Moderator: Bill Glasheen
Alan Holmes wrote:If he was considering changing the styles name at this time to his own then it would imply that he felt he had moved on considerably from what he had been taught.
Alan Holmes wrote:If anyone finds a copy of Kanbun Uechi's autobiography please let me know.
Glenn wrote:Not "half hard soft" as it is usually translated today, but "extremely quick". Yet I would not characterize the standard performance of Uechi Ryu kata today as extremely quick. Anyone have any thoughts or insights on this?
Bill Glasheen wrote:the Kanji leave no doubt as to what it means. I interpret it as metaphor.
There is a time for everything,
and a season for every activity under the heavens:
a time to be born and a time to die,
a time to plant and a time to uproot,
a time to kill and a time to heal,
a time to tear down and a time to build,
a time to weep and a time to laugh,
a time to mourn and a time to dance,
a time to scatter stones and a time to gather them,
a time to embrace and a time to refrain from embracing,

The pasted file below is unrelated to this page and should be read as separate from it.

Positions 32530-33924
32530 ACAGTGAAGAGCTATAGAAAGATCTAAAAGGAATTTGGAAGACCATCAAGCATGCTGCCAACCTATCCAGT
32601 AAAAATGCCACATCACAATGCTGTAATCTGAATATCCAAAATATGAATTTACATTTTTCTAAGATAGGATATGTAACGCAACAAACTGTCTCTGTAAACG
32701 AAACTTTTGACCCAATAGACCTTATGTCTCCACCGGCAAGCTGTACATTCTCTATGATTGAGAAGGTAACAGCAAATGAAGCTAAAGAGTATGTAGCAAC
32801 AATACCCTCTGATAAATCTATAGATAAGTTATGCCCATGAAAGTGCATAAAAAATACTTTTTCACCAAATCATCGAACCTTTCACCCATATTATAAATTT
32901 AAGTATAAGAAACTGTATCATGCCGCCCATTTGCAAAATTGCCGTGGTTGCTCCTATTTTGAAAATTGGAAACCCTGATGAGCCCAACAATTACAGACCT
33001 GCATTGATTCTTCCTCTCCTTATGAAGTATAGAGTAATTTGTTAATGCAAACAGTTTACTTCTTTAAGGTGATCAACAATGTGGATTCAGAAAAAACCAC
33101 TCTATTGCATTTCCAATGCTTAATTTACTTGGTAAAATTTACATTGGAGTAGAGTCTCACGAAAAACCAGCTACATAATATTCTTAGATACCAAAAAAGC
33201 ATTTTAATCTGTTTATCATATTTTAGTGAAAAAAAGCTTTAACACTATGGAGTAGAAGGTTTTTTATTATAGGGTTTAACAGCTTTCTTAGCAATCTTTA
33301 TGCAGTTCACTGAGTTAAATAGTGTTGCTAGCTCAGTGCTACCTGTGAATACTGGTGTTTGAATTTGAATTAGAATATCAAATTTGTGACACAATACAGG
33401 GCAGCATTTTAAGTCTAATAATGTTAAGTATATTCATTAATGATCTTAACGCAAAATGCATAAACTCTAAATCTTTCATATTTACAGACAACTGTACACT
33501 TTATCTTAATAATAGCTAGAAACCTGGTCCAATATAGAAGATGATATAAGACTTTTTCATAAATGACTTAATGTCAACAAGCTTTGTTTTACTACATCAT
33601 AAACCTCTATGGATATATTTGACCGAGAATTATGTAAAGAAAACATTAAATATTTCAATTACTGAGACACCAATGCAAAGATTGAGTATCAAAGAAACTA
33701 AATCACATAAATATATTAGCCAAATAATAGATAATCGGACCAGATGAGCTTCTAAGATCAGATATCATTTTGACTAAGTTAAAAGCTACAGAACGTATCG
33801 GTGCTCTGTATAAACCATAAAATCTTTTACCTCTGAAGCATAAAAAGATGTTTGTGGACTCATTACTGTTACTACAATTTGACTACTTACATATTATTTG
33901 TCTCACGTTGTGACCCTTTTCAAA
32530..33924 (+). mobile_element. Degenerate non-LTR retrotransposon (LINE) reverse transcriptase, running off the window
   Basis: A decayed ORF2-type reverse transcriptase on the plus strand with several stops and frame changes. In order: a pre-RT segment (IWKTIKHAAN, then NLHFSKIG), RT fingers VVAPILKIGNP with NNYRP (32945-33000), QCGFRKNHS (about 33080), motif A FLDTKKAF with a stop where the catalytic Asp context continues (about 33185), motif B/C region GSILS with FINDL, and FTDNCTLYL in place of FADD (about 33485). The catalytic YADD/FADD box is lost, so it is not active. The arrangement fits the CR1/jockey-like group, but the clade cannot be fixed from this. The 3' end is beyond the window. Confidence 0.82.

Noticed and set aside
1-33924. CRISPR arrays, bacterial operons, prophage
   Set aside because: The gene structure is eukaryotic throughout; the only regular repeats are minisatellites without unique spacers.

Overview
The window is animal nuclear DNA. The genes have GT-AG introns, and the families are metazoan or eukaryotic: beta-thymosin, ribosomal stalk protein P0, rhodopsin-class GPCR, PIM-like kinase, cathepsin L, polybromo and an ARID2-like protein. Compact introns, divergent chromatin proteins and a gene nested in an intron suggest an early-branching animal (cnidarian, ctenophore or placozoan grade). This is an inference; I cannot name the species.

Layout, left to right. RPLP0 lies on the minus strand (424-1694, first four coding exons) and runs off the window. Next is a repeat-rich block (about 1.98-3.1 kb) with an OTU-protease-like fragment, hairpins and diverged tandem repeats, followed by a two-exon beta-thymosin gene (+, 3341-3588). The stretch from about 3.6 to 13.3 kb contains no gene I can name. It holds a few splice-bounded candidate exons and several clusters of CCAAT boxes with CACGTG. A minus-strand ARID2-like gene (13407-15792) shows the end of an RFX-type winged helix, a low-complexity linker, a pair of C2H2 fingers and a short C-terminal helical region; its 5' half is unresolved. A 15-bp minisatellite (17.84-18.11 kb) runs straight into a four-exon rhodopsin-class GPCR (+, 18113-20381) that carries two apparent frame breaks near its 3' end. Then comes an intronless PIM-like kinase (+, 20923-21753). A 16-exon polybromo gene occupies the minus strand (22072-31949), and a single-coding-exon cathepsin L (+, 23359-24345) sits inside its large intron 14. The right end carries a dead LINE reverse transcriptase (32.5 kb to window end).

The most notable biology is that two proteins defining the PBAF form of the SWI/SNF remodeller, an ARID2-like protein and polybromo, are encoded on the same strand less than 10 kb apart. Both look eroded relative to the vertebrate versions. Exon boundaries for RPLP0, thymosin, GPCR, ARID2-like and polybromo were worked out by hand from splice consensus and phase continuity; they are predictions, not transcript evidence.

a time to search and a time to give up,
a time to keep and a time to throw away,
a time to tear and a time to mend,
a time to be silent and a time to speak,
a time to love and a time to hate,
a time for war and a time for peace.
Alan Holmes wrote:Have you seen what happens to that sports car when it hits a tree? I have, the tree loses a little bark and the car that has provided all the speed and power is destroyed.
Bill Glasheen wrote:My oldest son recently fell asleep at the wheel, and wrapped his car around a tree. Thankfully the car did indeed collapse like an accordion. It's designed to do that. It mean my son walked away from the accident. The part of the car which folded up by the way was not the part of the car with the firm frame that delivered forces from piston to wheel.
CANDANeh wrote:Being fast involves taking away all that is not required so therefore concentrating effort on what is required for the task. AND observing in your opponent what they needlessly add to movement(s) in order to employ your movements when they are in the process of that needless action.
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